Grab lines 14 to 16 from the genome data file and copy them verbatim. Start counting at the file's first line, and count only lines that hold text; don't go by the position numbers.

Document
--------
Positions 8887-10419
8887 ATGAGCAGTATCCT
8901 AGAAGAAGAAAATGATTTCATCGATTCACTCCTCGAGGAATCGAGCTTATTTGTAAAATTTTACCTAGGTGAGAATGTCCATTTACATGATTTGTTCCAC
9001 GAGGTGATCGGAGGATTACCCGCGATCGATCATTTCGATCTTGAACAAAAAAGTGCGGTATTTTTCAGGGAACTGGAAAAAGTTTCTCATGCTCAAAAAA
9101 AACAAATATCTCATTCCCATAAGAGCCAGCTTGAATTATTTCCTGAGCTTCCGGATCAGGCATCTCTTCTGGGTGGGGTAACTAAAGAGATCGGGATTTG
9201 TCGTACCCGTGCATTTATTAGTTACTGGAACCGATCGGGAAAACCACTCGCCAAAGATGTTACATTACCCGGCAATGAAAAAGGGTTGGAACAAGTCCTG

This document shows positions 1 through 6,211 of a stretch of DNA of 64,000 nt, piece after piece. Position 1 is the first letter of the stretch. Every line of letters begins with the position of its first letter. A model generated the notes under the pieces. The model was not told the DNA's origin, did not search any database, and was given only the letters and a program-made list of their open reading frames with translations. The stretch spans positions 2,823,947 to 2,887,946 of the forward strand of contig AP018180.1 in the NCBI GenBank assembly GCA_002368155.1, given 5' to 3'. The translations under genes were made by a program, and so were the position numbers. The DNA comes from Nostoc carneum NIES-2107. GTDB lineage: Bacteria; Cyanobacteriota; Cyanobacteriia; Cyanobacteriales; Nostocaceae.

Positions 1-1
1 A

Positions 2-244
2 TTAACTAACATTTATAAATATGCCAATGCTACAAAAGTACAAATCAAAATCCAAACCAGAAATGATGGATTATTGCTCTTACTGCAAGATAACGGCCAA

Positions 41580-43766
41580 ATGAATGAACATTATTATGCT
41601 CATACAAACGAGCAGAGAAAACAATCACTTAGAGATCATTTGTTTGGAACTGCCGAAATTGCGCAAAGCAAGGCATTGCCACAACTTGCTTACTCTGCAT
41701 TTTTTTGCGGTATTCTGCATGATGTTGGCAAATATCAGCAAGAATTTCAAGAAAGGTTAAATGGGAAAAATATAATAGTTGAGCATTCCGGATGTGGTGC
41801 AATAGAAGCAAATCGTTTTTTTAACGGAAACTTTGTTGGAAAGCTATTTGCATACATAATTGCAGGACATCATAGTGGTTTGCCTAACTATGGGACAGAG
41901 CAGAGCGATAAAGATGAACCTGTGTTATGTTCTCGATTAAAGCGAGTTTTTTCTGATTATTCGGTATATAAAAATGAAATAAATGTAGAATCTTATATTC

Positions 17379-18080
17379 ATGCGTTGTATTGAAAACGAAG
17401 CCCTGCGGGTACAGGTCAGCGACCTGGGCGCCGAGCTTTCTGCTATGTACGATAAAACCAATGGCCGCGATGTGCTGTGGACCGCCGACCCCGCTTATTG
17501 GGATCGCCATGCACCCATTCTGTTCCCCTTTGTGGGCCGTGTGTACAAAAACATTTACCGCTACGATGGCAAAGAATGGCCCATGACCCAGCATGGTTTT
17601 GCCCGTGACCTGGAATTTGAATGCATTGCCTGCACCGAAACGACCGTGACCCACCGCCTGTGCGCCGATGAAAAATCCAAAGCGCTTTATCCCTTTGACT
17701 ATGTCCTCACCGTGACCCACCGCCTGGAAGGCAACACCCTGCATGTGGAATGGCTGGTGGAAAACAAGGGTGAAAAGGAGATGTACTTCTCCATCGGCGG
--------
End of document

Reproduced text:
41601 CATACAAACGAGCAGAGAAAACAATCACTTAGAGATCATTTGTTTGGAACTGCCGAAATTGCGCAAAGCAAGGCATTGCCACAACTTGCTTACTCTGCAT
41701 TTTTTTGCGGTATTCTGCATGATGTTGGCAAATATCAGCAAGAATTTCAAGAAAGGTTAAATGGGAAAAATATAATAGTTGAGCATTCCGGATGTGGTGC
41801 AATAGAAGCAAATCGTTTTTTTAACGGAAACTTTGTTGGAAAGCTATTTGCATACATAATTGCAGGACATCATAGTGGTTTGCCTAACTATGGGACAGAG